Health Communication: Advocacy Strategies, Effectiveness and Emerging Challenges

Rosemary M. Caron, PhD (Editor)
University of New Hampshire, College of Health and Human Services, Department of Health Management and Policy, Durham, NH, USA

Series: Public Health in the 21st Century
BISAC: MED078000



Volume 10

Issue 1

Volume 2

Volume 3

Special issue: Resilience in breaking the cycle of children’s environmental health disparities
Edited by I Leslie Rubin, Robert J Geller, Abby Mutic, Benjamin A Gitterman, Nathan Mutic, Wayne Garfinkel, Claire D Coles, Kurt Martinuzzi, and Joav Merrick


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The communication of health information is a critical determinant for the achievement and maintenance of health at the individual and population level. Health communication can take on various forms, including the use of social media, reading of a children’s story, policy development and management, the patient-physician partnership, and via community-based participatory research, for example. This book provides a broad perspective on selected areas of health communication and addresses how we, as a population, can utilize communication to achieve what should be a basic human right in the twenty-first century.

We are living in changing times, and how we communicate health information is happening more rapidly than ever before. This book highlights selected areas of research, action, and recommendations for implementation that are applicable to all sectors involved in promoting health and preventing disease. This book is not only for the educator, but the learner, as well. Both parties are essential for effective policy-making that will enable a healthy citizenry to meet the contemporary demands posed by the twenty-first century. The author hopes that you, the reader, will reference this book often as you educate, learn, and communicate about health so that it is more accessible and adaptable to the society in which we live.
(Imprint: Nova)


Chapter 1 - Tale reading to premature babies in neonatal intensive care unit is a further step up in caring for them: Results two years later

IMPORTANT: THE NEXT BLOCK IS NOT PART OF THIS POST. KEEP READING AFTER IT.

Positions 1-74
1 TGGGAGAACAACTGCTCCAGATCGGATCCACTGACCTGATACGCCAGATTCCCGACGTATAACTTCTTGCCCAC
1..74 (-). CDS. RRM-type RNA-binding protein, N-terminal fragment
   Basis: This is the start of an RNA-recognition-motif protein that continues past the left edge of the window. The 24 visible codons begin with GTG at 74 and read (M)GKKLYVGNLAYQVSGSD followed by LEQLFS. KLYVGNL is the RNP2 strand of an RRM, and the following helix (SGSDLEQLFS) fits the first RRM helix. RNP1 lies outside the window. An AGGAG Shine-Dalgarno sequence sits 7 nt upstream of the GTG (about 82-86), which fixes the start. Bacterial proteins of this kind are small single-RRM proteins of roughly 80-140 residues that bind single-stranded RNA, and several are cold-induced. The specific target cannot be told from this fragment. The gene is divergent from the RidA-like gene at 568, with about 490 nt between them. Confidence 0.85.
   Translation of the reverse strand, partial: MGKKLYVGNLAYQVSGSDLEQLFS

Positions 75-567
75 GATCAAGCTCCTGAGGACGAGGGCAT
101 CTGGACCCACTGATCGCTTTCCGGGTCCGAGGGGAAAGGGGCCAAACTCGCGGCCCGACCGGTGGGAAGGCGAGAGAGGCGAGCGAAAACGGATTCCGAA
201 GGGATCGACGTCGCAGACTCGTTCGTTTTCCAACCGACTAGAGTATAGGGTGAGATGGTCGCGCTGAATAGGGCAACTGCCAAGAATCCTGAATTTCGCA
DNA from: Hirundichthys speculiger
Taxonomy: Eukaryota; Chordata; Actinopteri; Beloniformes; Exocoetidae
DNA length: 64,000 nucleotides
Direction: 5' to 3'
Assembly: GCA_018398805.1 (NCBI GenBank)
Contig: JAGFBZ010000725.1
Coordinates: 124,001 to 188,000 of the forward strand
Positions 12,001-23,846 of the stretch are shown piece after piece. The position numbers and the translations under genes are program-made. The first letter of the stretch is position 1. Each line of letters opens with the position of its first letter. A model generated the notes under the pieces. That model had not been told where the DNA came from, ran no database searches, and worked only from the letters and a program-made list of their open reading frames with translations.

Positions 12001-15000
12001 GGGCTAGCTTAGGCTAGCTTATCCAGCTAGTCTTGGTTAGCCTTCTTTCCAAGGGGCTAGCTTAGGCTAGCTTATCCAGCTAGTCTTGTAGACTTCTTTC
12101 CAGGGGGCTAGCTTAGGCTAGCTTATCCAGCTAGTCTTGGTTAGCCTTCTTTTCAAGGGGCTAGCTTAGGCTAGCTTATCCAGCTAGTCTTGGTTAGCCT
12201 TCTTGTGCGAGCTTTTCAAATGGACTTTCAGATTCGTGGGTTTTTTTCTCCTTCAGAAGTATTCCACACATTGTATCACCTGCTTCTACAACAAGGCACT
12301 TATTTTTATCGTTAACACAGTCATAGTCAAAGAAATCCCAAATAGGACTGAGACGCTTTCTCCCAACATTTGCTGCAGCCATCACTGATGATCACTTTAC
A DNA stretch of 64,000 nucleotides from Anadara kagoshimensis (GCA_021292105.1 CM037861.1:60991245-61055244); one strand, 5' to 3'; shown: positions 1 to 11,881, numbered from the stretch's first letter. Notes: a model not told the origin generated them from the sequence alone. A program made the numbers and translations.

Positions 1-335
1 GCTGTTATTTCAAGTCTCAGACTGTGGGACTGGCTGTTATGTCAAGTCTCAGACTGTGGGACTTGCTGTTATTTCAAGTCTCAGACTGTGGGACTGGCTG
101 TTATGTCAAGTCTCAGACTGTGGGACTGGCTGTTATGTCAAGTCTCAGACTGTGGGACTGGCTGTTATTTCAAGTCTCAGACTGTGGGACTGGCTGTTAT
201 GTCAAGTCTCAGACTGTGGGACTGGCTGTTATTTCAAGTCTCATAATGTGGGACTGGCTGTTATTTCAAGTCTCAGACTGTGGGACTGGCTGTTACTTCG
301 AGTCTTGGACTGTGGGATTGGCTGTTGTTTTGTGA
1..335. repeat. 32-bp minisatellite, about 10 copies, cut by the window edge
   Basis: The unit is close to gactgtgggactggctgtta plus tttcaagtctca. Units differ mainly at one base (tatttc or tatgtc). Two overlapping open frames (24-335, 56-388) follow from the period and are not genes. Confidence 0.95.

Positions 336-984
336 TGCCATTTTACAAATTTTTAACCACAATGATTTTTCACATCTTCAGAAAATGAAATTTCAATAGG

(Augusto Biasini, Fiorella Monti, Francesca Fiuzzi, Marcello Stella, Mariachiara China, and Erica Neri, Pediatric and Neonatal Intensive Care Unit M.Bufalini Hospital Cesena, Italy, and others)

Chapter 2 - Perspectives of older adults on health communication related to cancer prevention and care
(Boaz Kahana, Eva Kahana, Jeong Eun Lee, Jeffrey Kahana, and Jiao Yu, Department of Psychology, Cleveland State University, Cleveland, OH, USA, and others)

Chapter 3 - Public health advocacy strategies, effectiveness, and emerging issues
(Ray Marks, Department of Health and Behavior Studies, Program in Health Education, Columbia University, Teachers College, and School of Health and Behavioral Sciences, Department of Health, Physical Education & Gerontological Studies and Services, City University of New York, York College, New York, USA)

Chapter 4 - What are health care providers telling pregnant women about fish consumption, Listeria and food safety?
(Caroline L. Noblet, Amy M. Lando, and Mario F. Teisl, School of Economics, University of Maine, ME, USA, and others)

Chapter 5 – CBPR and a multitrack model of development: A critical ethnography of a community-based health communication project
(Jeanette M. Dillon and Kate Magsamen-Conrad, Bowling Green State University, OH, USA)

Chapter 6 – Health in All Policies (HiAP): Contributing to healthy communities
(Michelle McCarthy and Rosemary M. Caron, University of New Hampshire, NH, USA)

Chapter 7 – Using the many-to-many capabilities of social media for public health communication
(Mark J. Bonica, University of New Hampshire, NH, USA)

Chapter 8 – Population Health Management: Considerations for implementation
(Hailey Bodwell and Rosemary M. Caron, University of New Hampshire, NH, USA)

Chapter 9 – The evolution of health care communication in the 21st century
(Joseph E. Massey, Lisa Sparks, and Terrence D. Duncan, Walden University, FL, USA, and others)

Chapter 10 – Reducing the Gap: Provider communication in the context of community health and low health literacy patients
(Julie E. Miller-Cribbs, Toni Hoberecht, Gloria Miller, and Jedediah Bragg, Anne & Henry Zarrow School of Social Work, University of Oklahoma, Tulsa, OH, USA, and others)

Chapter 11 – Measuring health literacy in Spanish-speaking adults: A comparative study of two instruments
(Holly E. Jacobson and Francisco Soto Mas, Department of Linguistics, University of New Mexico, Albuquerque, New Mexico, NM, USA, and others)


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